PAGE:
Picture: REUTERS/BOBBY YIP
Picture: REUTERS/BOBBY YIP

Some professional investors who bought Ant Group stock in its $37bn (R585bn) initial public offering (IPO) are fuming that regulatory risks were not better flagged, especially given they had to jump through hoops to participate in the fintech giant's tightly managed road show.

China's suspension of the world's biggest float came at the eleventh hour after authorities published a consultation paper on Monday that recommended tighter rules for online microlending companies - which if implemented will require changes to Ant's business model and hit its growth prospects.

Ant did make disclosures about major regulatory risks in China in its prospectus and investors are expected to factor in a degree of regulatory uncertainty when making investments.

However, some fund managers who bought stock in the IPO say Ant did not do enough and they wonder how it could not have known that tighter regulations were in the offing.

"There was no mention of microlending regulation tightening; that [was] not a conversation that was had," one hedge fund manager in Hong Kong said of the road show.

"I don't think [investors] thought it was an issue until there was a last-minute discussion paper from the regulators," he added.

Ant said in a statement that it was not aware of the details of the draft on online micro-lending rules until it was published on November 2.

"Since Ant executives were unaware of the draft online micro-lending rules, they were not the subject of any road-show calls," it said.

Fund managers also expressed annoyance that Ant founder Jack Ma publicly criticised financial regulations as stifling innovation last month - a tactless move that many observers believe pushed regulators to suddenly ambush the Hong Kong and Shanghai dual listing.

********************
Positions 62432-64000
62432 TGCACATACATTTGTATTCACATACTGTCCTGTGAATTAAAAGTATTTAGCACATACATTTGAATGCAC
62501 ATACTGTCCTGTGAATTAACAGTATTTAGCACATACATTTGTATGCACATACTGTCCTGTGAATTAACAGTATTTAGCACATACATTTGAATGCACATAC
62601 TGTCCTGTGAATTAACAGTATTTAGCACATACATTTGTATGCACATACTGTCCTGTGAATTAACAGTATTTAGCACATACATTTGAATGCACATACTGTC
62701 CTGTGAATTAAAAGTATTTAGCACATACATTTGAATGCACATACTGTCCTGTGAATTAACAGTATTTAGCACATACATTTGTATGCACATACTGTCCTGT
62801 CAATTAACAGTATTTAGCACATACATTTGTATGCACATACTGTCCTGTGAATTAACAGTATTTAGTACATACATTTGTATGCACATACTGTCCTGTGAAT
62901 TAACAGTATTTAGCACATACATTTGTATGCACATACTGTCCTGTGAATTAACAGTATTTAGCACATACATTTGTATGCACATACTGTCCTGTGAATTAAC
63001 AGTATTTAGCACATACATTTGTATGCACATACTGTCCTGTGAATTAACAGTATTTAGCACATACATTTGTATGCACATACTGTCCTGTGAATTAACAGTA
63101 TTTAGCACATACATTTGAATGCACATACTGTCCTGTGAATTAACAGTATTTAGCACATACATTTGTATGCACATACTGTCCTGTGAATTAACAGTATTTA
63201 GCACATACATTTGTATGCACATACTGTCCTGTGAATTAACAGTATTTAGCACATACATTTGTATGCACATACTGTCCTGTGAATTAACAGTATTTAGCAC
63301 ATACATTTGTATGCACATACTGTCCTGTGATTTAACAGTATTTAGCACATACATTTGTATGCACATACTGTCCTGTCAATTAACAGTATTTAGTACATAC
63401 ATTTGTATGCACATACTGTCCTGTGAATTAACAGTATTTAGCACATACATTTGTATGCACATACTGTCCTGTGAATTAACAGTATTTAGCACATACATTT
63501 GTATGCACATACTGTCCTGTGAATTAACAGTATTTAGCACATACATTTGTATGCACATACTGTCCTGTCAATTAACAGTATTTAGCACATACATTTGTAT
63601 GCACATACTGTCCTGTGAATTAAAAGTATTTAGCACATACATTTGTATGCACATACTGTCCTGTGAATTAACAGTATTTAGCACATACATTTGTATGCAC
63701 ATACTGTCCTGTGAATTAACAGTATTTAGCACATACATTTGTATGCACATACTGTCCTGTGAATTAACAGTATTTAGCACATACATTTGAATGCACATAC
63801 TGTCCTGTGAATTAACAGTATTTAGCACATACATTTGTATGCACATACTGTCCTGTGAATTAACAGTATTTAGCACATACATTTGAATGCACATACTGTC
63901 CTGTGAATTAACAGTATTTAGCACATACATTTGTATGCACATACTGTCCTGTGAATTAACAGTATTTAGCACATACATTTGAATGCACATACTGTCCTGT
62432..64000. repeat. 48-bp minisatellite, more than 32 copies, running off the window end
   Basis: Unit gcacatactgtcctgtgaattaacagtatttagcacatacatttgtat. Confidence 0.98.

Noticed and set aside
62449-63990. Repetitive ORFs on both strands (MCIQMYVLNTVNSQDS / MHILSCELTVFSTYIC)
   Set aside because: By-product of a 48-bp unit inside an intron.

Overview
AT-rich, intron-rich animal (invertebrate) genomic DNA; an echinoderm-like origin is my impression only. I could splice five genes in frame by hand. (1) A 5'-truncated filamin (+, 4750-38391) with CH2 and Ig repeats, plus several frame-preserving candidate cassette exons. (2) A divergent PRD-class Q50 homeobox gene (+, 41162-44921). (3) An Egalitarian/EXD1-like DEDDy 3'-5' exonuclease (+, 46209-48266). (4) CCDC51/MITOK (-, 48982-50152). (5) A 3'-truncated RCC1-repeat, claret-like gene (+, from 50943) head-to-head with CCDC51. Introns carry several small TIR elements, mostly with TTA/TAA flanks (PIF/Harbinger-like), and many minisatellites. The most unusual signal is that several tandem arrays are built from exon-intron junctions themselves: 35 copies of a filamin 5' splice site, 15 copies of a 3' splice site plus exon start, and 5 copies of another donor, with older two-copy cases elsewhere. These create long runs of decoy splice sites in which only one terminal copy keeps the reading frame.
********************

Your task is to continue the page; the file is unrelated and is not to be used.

"It strikes me that this issue could have been dealt with a long time ago. It seems that Jack Ma is being schooled in front of the class for the speech he made last week," according to another hedge fund manager in Hong Kong.

For some investors, the lack of detailed discussion on regulatory risk was particularly galling given what they say were unprecedented demands made by Ant for them to be allowed to participate in the road show, and its tight control over topics discussed.

Questions during the road-show calls - all online due to the pandemic - had to be submitted beforehand and Ant's management chose which ones they answered.

One fund manager also said he had to lodge documents outlining how the firm valued Ant, the length of time they intended to hold the stock, and present staff biographies for team members taking part in the call.

An Ant representative said the claims were untrue and it had not made such requests of fund managers during the road show.

Though some investors were upset, others, who also bought Ant stock, were not, saying the complaining reflected a lack of due diligence.

Reuters

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